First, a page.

The American Israel Public Affairs Committee (AIPAC), America’s pro-Zionist Israeli lobby group, will meet from Sunday 3 May through to 5 May to determine the Obama administration’s foreign policy for the coming year. America’s foreign policy chief for the Middle East, Israeli Prime Minister Benjamin Netanyahu, will be speaking to the conference via satellite. Netanyahu will be flying in to Washington to meet with Obama on 18 May to discuss the outcome of the AIPAC conference .
While Netanyahu has made it quite clear that there will never be a sovereign Palestinian state, he and President Obama are likely to be at loggerheads over Obama’s demand that Netanyahu at least keep up an appearance that Israel is willing to talk about peace – even if it doesn’t involve actually talking about statehood for the Palestinians.
Besides the Palestinian question, heading up discussions is likely to be Israel’s perennial Iran ‘problem’. Israel, who like to tell the world that Iran is a problem because it is seeking nuclear weapons for the sole purpose of bombing Israel out of existence, actually has a problem with Iran only inasmuch that Iran is now the only country of any influence that stands between Israel and its realisation of their expansionist dreams of a Greater Israel that includes the West Bank, the Gaza Strip, the Golan Heights and south Lebanon up to the Litani River.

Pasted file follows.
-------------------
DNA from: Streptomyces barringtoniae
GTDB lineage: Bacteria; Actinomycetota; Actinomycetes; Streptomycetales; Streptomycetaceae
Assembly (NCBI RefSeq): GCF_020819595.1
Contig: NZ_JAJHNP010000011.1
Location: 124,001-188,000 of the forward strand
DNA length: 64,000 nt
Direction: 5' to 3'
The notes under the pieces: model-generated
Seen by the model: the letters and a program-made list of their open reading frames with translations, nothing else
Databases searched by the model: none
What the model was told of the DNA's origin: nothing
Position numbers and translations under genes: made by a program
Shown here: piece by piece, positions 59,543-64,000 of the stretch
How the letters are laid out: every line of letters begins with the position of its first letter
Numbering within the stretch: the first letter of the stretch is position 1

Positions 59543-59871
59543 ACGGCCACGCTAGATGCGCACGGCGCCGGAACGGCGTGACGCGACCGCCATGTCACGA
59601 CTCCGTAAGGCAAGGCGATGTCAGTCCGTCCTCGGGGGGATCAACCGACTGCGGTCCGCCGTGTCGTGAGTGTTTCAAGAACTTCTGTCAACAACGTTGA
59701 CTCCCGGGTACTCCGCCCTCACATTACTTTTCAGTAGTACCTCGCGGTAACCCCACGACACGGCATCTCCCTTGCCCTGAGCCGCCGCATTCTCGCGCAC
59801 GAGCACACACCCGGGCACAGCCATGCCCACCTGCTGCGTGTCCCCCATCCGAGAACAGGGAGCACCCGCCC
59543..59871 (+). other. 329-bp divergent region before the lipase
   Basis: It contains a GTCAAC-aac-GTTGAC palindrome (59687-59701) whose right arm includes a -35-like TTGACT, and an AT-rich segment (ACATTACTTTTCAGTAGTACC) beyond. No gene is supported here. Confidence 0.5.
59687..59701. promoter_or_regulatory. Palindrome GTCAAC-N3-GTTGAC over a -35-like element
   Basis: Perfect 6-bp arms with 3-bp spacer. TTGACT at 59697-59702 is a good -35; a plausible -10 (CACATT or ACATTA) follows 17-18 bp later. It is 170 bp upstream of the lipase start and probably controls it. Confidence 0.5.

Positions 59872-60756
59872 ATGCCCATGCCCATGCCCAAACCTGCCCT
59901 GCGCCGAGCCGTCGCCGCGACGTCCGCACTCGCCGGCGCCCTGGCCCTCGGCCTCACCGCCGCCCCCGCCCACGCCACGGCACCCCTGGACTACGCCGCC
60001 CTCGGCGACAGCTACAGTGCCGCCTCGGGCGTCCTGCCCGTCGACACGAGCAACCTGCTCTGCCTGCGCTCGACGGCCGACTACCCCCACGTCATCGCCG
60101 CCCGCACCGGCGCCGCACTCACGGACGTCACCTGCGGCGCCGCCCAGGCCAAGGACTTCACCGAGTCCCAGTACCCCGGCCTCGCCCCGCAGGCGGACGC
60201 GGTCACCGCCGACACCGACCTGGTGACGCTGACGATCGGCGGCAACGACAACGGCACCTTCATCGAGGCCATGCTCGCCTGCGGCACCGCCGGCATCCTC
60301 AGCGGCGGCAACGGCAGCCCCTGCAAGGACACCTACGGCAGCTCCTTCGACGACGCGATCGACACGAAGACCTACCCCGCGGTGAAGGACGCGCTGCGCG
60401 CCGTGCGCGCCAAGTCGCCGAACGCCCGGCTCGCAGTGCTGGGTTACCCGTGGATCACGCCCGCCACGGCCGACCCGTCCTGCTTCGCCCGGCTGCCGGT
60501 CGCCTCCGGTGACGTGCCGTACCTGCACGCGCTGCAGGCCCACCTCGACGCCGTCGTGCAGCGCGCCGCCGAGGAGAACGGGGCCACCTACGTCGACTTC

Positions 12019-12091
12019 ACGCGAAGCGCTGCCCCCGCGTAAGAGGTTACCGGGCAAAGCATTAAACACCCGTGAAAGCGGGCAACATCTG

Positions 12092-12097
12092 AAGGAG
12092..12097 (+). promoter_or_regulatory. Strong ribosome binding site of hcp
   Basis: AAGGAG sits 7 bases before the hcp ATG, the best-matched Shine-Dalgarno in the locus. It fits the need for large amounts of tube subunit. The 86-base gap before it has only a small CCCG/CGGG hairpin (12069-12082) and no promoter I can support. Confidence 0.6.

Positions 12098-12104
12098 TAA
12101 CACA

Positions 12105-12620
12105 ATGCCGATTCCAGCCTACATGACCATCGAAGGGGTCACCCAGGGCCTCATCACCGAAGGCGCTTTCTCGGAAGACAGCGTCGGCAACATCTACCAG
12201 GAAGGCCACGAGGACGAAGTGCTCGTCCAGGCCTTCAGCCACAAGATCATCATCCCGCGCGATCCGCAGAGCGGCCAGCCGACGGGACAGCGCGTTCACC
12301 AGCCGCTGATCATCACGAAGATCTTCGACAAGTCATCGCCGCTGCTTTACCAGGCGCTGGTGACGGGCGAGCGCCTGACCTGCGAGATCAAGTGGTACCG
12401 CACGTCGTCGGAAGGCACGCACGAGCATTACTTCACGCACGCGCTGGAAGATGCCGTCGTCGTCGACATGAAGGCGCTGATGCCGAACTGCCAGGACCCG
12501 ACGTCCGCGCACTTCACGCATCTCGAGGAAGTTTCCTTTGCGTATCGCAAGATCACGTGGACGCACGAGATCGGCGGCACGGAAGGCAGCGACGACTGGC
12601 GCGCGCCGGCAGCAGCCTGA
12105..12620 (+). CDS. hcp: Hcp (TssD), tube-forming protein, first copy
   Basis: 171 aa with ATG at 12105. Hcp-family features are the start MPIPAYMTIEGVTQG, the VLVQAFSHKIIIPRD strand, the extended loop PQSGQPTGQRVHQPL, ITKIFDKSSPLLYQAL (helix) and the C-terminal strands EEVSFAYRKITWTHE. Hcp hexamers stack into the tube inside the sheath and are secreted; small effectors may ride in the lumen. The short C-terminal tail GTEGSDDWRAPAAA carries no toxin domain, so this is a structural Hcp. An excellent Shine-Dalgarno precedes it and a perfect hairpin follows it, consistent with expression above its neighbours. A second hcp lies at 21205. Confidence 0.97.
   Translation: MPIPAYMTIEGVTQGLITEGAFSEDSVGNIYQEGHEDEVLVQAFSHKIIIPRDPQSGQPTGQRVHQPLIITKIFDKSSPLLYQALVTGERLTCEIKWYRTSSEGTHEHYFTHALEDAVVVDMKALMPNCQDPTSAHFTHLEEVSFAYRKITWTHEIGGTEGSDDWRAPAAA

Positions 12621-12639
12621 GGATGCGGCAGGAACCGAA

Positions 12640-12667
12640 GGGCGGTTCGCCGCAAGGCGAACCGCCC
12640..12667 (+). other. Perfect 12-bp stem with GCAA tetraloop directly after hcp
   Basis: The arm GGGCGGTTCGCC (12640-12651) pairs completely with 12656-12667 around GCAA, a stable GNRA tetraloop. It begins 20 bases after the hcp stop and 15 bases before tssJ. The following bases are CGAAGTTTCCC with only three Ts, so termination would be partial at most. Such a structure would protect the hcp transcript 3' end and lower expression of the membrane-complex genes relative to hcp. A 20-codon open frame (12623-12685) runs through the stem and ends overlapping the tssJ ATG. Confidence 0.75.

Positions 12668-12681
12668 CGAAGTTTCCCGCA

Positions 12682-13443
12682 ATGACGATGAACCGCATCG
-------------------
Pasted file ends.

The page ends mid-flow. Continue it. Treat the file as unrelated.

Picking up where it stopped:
While discussions that are in full view of the world between Obama and his Middle East policy chief Netanyahu, are likely to be cordial and result in outcomes that are likely to seem mutually agreeable, behind the scenes Netanyahu will be sounding out Obama on the likelihood of US support if Israel made a preemptive unilateral strike against Iran and or Iran’s allies, Syria, Hezbollah and Hamas.
President Obama needs to tread a careful path. On the one hand he needs to show both his fellow Americans and the peoples of the world that he is a President that can bring America back from the dark inglorious days of the George W. Bush administration and he can only do this by seemingly being tough with Israeli demands and giving the appearance of not being so hardline on Iran. On the other hand, however, Obama cannot upset the Israeli lobby too much and has already demonstrated his support for Israel when he did nothing to stop the Israeli carnage in the Gaza in December and January using President-elect protocols as an excuse for saying nothing while hundreds died.
In public, Obama is unlikely to give any succour to the Israelis with regard to attacking Iran with a view to regime change. Netanyahu’s only option therefore, will be to manipulate a casus belli which will result in Israel appearing to have no option other than to attack Iran and then having done so, hope that Obama will see as fait accompli the necessity to support Israel against Iran albeit with the appearance of such support being given reluctantly.
The future of America’s Middle East foreign policy is likely to be determined at this upcoming AIPAC conference.
Frightening, isn’t it.
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